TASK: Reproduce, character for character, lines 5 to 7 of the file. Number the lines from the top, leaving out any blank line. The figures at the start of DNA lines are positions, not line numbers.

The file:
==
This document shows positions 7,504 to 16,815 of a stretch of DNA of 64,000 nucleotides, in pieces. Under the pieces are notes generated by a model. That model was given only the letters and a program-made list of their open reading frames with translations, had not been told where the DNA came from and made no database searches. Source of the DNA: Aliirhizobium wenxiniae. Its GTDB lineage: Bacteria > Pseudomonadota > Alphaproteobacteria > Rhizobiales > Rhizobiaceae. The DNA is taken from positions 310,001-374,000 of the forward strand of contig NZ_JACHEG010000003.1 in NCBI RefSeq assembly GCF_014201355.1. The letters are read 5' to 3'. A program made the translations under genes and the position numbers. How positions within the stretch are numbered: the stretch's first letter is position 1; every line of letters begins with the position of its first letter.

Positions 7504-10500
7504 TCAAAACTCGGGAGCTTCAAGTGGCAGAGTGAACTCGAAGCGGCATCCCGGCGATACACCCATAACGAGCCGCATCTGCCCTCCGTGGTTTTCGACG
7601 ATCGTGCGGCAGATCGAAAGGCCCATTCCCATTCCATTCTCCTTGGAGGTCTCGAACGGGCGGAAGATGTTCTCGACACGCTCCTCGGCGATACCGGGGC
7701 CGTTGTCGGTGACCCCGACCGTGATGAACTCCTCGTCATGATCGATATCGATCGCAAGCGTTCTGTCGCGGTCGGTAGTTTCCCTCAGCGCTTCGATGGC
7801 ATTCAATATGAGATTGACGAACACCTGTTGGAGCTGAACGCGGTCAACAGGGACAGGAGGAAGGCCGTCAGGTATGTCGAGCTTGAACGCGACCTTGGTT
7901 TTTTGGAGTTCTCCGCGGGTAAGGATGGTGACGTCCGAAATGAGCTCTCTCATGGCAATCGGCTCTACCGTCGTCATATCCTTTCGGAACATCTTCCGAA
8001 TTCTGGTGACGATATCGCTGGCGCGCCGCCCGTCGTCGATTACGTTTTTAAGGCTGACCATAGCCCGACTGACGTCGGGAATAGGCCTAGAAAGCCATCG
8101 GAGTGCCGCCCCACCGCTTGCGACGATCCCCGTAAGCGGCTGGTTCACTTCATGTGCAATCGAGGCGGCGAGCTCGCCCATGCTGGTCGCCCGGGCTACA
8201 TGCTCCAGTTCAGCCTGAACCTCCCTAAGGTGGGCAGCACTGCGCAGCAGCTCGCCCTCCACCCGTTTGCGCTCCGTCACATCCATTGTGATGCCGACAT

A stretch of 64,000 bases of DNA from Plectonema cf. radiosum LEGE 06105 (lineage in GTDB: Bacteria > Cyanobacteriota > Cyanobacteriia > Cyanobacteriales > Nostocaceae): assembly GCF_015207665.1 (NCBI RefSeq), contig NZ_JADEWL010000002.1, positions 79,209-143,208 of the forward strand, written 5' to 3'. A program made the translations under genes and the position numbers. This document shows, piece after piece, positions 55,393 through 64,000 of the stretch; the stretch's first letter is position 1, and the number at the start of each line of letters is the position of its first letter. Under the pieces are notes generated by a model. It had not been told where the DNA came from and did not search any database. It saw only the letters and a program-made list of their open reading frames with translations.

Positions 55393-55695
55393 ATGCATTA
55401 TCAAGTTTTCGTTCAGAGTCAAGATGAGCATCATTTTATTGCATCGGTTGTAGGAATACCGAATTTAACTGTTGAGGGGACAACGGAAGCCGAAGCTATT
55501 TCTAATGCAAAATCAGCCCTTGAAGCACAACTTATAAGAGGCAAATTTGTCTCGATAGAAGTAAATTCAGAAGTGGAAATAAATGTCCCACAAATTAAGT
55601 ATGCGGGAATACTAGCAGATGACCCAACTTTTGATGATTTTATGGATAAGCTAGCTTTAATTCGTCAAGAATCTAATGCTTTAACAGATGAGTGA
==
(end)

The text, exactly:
7701 CGTTGTCGGTGACCCCGACCGTGATGAACTCCTCGTCATGATCGATATCGATCGCAAGCGTTCTGTCGCGGTCGGTAGTTTCCCTCAGCGCTTCGATGGC
7801 ATTCAATATGAGATTGACGAACACCTGTTGGAGCTGAACGCGGTCAACAGGGACAGGAGGAAGGCCGTCAGGTATGTCGAGCTTGAACGCGACCTTGGTT
7901 TTTTGGAGTTCTCCGCGGGTAAGGATGGTGACGTCCGAAATGAGCTCTCTCATGGCAATCGGCTCTACCGTCGTCATATCCTTTCGGAACATCTTCCGAA